Cherokee Nation receives first batch of COVID-19 vaccine
TAHLEQUAH – The Cherokee Nation received its first shipment of Pfizer’s COVID-19 vaccine Dec. 14.
According to the tribe, 975 doses were delivered from the Indian Health Service.
“That was done and put into our ultra-cold freezer this morning about 10:30,” Health Services Executive Director Dr. Stephen Jones told Tribal Councilors during a Health Committee meeting later in the day. “We will start administering the vaccine at 7 a.m. (Dec. 15) to our health care workers who are on the front line.”
Once the vaccine has been given to health care workers, first responders and at the CN’s elder care facility, “we’ll move on into our other tiers as more allocations become available,” Jones said.
“We’re not ready to move into that next 65-and-older tier yet,” he added. “As we get closer to it, we’ll get more information out how they can sign up.”
First-language Cherokee speakers will also be a priority, Jones said.
Another phase of the tribe’s vaccination plan will include teachers and child care staff, food security workers, shelter staff to those under age 55 with underlying health conditions. Next up would be the general Cherokee population and those users of CN Health Services and their beneficiaries.
The CN is getting its vaccines directly from the IHS.
“We had to make a choice on whether we receive the vaccine through the state or through the Indian Health Service,” Jones said. “The state seems to be confused in a lot of ways on one hand not knowing what the other hand is doing. So we felt like that was the best for us. As a result, we’ve already received our first allocation.”
The vaccine will be administered in two doses, with the second given exactly 21 days after the first, according to the tribe.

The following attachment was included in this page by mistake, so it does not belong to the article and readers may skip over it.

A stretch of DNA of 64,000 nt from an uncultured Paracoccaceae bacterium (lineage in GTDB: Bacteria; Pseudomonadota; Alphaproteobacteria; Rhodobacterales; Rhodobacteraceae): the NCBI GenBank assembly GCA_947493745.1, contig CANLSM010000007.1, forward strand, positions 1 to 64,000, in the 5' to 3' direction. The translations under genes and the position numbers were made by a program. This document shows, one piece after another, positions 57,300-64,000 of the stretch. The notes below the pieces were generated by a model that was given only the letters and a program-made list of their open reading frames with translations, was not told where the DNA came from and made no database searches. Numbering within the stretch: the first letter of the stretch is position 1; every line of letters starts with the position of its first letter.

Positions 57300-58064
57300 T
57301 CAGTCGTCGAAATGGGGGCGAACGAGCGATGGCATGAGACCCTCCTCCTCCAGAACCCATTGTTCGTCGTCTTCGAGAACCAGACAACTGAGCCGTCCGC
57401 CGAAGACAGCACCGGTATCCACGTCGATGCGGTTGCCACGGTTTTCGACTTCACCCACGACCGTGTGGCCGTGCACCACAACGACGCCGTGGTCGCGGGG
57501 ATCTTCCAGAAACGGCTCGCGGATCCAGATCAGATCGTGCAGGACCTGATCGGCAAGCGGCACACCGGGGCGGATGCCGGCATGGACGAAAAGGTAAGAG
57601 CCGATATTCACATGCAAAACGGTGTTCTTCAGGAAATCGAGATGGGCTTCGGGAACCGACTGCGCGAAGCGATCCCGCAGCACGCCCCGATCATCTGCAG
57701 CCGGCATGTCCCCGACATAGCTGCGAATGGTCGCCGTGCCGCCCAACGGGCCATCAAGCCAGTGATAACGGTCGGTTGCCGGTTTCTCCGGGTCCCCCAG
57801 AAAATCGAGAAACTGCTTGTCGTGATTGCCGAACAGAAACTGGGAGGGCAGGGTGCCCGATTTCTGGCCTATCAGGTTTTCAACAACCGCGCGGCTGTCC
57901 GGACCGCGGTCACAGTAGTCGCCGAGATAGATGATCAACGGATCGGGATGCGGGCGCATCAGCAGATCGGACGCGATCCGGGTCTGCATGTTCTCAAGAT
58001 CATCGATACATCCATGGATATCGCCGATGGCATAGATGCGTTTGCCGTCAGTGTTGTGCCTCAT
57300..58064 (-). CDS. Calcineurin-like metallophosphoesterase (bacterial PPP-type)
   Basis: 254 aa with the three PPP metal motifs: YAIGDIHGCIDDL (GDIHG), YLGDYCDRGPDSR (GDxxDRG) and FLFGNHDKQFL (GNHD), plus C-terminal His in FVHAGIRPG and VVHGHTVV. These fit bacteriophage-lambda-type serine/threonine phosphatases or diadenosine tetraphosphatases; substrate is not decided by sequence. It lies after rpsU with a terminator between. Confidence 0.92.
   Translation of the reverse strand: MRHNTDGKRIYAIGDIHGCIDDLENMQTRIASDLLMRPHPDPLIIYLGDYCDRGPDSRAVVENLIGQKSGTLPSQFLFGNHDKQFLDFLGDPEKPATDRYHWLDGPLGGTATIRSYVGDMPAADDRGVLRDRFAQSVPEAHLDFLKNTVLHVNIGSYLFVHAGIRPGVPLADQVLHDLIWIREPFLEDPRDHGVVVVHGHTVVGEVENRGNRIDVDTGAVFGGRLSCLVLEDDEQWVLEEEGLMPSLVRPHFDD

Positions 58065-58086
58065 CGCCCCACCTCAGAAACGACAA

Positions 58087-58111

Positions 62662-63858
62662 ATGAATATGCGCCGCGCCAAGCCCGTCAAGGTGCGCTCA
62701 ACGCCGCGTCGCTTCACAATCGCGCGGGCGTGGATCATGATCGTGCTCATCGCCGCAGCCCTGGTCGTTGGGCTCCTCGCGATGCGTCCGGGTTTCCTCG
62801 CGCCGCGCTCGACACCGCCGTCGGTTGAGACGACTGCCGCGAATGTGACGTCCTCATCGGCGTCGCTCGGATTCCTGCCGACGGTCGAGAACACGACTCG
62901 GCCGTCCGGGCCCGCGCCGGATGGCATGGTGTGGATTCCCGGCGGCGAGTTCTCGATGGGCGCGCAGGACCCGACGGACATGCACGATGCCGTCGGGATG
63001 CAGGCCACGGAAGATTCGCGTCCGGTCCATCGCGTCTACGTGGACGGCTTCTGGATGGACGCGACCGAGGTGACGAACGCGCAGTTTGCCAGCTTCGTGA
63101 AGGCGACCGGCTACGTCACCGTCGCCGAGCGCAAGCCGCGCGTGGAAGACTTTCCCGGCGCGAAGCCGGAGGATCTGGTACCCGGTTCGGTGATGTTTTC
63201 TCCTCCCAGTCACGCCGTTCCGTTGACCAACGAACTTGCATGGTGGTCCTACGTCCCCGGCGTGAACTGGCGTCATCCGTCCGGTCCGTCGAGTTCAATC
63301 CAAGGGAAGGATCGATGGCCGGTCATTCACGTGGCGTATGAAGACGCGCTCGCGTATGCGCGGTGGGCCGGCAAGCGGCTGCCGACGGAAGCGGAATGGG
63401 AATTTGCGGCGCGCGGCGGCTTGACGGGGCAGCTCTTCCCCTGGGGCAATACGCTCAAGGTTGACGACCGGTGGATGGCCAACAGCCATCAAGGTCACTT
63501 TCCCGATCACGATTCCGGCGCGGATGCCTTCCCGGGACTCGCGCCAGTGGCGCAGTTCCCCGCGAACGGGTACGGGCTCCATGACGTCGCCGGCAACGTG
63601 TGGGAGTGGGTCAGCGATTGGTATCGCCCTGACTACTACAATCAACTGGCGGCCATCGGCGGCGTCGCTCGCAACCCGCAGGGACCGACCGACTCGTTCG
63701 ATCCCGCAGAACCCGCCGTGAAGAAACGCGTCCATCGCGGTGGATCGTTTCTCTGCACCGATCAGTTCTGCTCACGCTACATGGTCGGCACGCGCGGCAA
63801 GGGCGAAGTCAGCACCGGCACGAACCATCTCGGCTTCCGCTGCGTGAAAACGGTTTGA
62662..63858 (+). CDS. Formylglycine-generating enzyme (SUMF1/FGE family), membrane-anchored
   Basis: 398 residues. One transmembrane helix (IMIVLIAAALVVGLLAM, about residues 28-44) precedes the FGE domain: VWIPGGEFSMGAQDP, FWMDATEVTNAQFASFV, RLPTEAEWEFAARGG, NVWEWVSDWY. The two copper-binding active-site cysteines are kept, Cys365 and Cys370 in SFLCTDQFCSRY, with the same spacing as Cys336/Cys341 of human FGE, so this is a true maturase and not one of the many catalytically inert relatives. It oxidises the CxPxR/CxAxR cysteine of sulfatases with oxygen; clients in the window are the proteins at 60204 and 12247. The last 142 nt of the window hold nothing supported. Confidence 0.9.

“There is no research to show that you have any kind of immunity if you do not receive the second injection,” Jones said. “It’s a very technical vaccine.”
The freezer in which the vaccine is stored will only be opened twice per day, Jones said.
“It takes approximately two hours once we access the freezer to pull out enough vaccine to use, to get it warmed to room temperature and diluted,” Jones said. “Once it’s warmed and diluted, then we have six hours to use that vaccine or it spoils.”
So far this year, the CN has administered more than 62,600 COVID-19 tests, Jones said. Of those, more than 7,700 patients have tested positive for the coronavirus. An estimated 1,800 are “fighting it currently,” Jones added.
Treatment options for infected patients who qualify include the antiviral medication remdesivir, which requires a hospital stay, and bamlanivimab, an outpatient drug.
The CN is also involved in a clinical trial with California-based biopharmaceutical company Gilead Sciences Inc., for the use of remdesivir also in an outpatient setting.
“That study is still currently going forward,” Jones said.
The monoclonal antibody bamlanivimab, developed by AbCellera Biologics and Eli Lilly, is administered by infusion, Jones said.
“It takes about three hours,” he added. “We were allocated 500 doses and we’ve administered 131 doses as of this morning (Dec. 14). The outcomes from that medication have been really good.”
Chief of Staff Todd Enlow said operations inside the Human Resources building were suspended due to a high number of positive COVID-19 cases.
“We went back in and tested over the weekend and sanitized that space, as well,” he said. “To the question as far as trying to keep health staff coming in the door, we still continued orientation in another building today.”